There were no leaks ahead of the announcement that negotiations were taking place, or that a deal between the two influential regional rivals was even close. Indeed high-level diplomats from the two countries had held several rounds of negotiations over the past two years, mediated by Oman and Iraq, without reports of an imminent breakthrough.
Yet the bigger bombshell was that the deal was mediated by China and signed in Beijing by the National Security Advisers of both Saudi Arabia and Iran, extremely senior officials in both countries. China needs no proof of its large-scale, worldwide influence. Yet, that has been mainly limited to economics, investments and trade, which have steadily made it a major world power. Beijing seemed to have chosen to stay away from diplomacy, particularly in the volatile Middle East, maintaining strong ties with all parties, including Iran and Saudi Arabia.
The most influential world power in Middle East affairs for decades, the United States – a position it has had both due to its custodianship of Israel and strategic interest in the free flow of oil – denied it was taken by surprise like everybody else. However, in sceptical tones, US officials pointed out that the rivalry between Saudi Arabia and Iran is not limited to regional ambitions and influence, and has its sectarian root. The leading position of Saudi in the Muslim Sunni world, as opposed to Shiite Iran led by Ayatollahs, means that it would take more than such a ceremony to overcome deep differences and doubts.
Yet, whether Washington was given a last-minute heads-up or was truly aware of the behind-the scene negotiations, there is no question Washington looked like it was in a rather embarrassing situation. The Biden administration has been in an open confrontation with both China and Iran, who along with Russia, which together make up the new anti-American “axis of evil.” Probably those increasingly deteriorating ties with Beijing and Tehran, for many present and historic reasons, are what disqualified the US from mediating reduced tensions between the two regional powers. This left the door open for China to present itself for the first time as a world peace broker, and push forward with Russia the notion of a “multi-polar” world.
For the countries and peoples of the Middle East, the landmark deal between Saudi Arabia and Iran, despite all those fears and doubts, can only be seen as a positive development. Considering that the ongoing confrontation between Saudi Arabia and Iran had left clear marks on many other regional conflicts, namely in Yemen, Iraq, Syria and Lebanon, any effort to reduce existing tensions, whether by China, the United States or Europe is welcome news that must be encouraged.
The Cold War mentality that dominated the international world order after World War II, incurring a heavy price on developing nations where proxy wars were fought between the United States and the former Communist Soviet Union, should never be revived. Moreover, it is becoming increasingly clear to all observers and analysts that a new world order is in the making, and it is one in which not a single country can be considered a sole superpower able to set the rules and present itself as a model for the rest of the world.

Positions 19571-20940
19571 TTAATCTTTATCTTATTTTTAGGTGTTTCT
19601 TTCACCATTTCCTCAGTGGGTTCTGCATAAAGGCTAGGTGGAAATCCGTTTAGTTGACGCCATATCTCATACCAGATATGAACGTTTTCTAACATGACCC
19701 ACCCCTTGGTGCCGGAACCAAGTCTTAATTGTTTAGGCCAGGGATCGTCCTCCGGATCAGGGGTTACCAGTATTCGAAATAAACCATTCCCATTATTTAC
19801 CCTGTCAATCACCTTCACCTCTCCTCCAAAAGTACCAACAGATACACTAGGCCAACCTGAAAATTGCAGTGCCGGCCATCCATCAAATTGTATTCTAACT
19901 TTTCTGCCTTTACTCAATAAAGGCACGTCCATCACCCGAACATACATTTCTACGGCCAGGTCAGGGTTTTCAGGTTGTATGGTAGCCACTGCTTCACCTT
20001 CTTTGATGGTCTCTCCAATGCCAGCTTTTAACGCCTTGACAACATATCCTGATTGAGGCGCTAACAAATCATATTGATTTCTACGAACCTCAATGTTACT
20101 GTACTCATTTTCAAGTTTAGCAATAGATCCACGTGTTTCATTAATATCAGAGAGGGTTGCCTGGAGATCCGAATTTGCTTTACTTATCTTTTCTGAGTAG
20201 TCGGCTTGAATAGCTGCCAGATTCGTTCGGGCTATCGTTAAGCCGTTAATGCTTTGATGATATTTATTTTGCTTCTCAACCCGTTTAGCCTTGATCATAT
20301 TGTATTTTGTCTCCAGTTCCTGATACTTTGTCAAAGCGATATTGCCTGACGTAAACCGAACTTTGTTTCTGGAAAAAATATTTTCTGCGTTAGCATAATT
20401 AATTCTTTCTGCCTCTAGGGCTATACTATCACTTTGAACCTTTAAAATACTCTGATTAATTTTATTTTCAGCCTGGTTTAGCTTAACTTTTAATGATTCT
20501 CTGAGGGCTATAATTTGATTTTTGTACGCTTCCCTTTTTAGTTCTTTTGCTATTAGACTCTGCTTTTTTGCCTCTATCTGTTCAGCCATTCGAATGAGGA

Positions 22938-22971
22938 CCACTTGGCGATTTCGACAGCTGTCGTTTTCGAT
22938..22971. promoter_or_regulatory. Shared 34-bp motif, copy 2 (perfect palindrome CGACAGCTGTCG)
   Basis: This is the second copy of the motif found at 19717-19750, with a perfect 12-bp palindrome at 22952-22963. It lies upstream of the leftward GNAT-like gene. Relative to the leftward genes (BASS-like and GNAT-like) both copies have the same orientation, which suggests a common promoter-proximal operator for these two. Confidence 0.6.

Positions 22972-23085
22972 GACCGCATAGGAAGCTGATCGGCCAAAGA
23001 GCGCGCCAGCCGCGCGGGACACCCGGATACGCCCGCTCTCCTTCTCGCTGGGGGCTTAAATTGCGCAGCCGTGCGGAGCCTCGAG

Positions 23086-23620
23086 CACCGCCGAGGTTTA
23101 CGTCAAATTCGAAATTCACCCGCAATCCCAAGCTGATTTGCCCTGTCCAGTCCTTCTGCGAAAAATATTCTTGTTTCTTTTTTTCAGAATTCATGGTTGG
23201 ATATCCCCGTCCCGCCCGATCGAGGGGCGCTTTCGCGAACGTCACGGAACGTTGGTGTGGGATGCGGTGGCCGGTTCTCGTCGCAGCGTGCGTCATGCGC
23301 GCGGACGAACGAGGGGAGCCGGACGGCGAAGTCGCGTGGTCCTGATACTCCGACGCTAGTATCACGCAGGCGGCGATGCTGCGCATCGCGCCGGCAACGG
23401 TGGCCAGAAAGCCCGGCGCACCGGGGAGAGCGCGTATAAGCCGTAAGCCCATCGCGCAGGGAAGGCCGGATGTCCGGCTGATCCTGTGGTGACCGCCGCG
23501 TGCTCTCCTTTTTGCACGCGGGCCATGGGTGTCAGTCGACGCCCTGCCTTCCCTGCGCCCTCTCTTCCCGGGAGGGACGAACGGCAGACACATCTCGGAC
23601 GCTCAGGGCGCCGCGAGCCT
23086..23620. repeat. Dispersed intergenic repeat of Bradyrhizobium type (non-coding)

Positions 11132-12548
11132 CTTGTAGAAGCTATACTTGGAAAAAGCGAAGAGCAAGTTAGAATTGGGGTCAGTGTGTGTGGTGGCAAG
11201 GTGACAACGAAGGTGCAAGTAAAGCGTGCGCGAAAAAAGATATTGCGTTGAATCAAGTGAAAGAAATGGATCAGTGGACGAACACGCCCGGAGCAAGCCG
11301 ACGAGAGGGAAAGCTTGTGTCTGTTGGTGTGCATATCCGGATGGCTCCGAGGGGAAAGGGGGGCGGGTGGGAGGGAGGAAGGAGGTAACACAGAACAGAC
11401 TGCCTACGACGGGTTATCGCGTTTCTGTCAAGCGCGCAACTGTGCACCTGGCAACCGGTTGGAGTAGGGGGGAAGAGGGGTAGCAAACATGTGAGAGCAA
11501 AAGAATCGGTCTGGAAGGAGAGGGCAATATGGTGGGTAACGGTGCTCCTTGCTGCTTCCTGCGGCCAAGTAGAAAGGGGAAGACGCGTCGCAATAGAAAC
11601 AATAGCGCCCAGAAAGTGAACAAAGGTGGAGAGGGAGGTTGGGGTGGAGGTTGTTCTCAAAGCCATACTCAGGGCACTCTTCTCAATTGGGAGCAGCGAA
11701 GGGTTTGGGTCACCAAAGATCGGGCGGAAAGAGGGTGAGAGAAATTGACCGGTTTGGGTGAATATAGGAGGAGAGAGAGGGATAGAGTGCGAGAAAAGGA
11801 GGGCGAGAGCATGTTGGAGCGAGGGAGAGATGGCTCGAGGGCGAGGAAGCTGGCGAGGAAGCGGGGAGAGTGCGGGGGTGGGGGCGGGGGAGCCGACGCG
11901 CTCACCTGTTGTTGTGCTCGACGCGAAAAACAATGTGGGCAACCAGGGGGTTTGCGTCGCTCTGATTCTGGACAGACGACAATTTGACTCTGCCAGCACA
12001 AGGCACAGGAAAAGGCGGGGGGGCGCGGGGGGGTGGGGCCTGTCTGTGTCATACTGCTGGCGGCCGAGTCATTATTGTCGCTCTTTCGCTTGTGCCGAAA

It is in the interest of the region that all key major world powers should cooperate to bring peace and economic prosperity to its people, instead of competing and fuelling regional wars in order to serve their own short-term interests.
Indeed the world needs diplomacy instead of confrontation to bring an end to what now seem to be open-ended conflicts in the Middle East, starting with Israel’s occupation of Palestine, the open confrontation between Iran and its Arab Gulf neighbours and its ripple effects in Yemen, Iraq, Syria and Lebanon, and restoring Libya’s unity as a nation and a state. The same applies to the ongoing war between Russia and Ukraine, which has practically turned into a war between the US-led NATO and Moscow, having dire effects on the Middle East, politically and economically.
However, for the recent Saudi-Iranian deal to have a positive effect on the rest of the region, if not the entire world, the proof will be in the pudding. The first deadline is in two months. That is when the two countries said they would conclude the details of the deal and exchange ambassadors. A long-term truce in Yemen and the launch of reconciliation talks between the legitimate government in Aden, backed by Riyadh, and the Houthis in Sanaa who receive vital aid from Tehran, could be a good test of the intention of the two countries to start a comprehensive reconciliation process that covers their regional differences. Agreeing on a president and a new prime minister for Lebanon, where both countries have influence, is another front to watch, along with Iraq and Syria.
The Iranian-Saudi deal is not likely to have a magic, immediate effect on all those complicated conflicts. Yet it is certainly a step in the right direction, and could be the starting point in rebuilding a more just and balanced world order.
* A version of this article appears in print in the 16 March, 2023 edition of Al-Ahram Weekly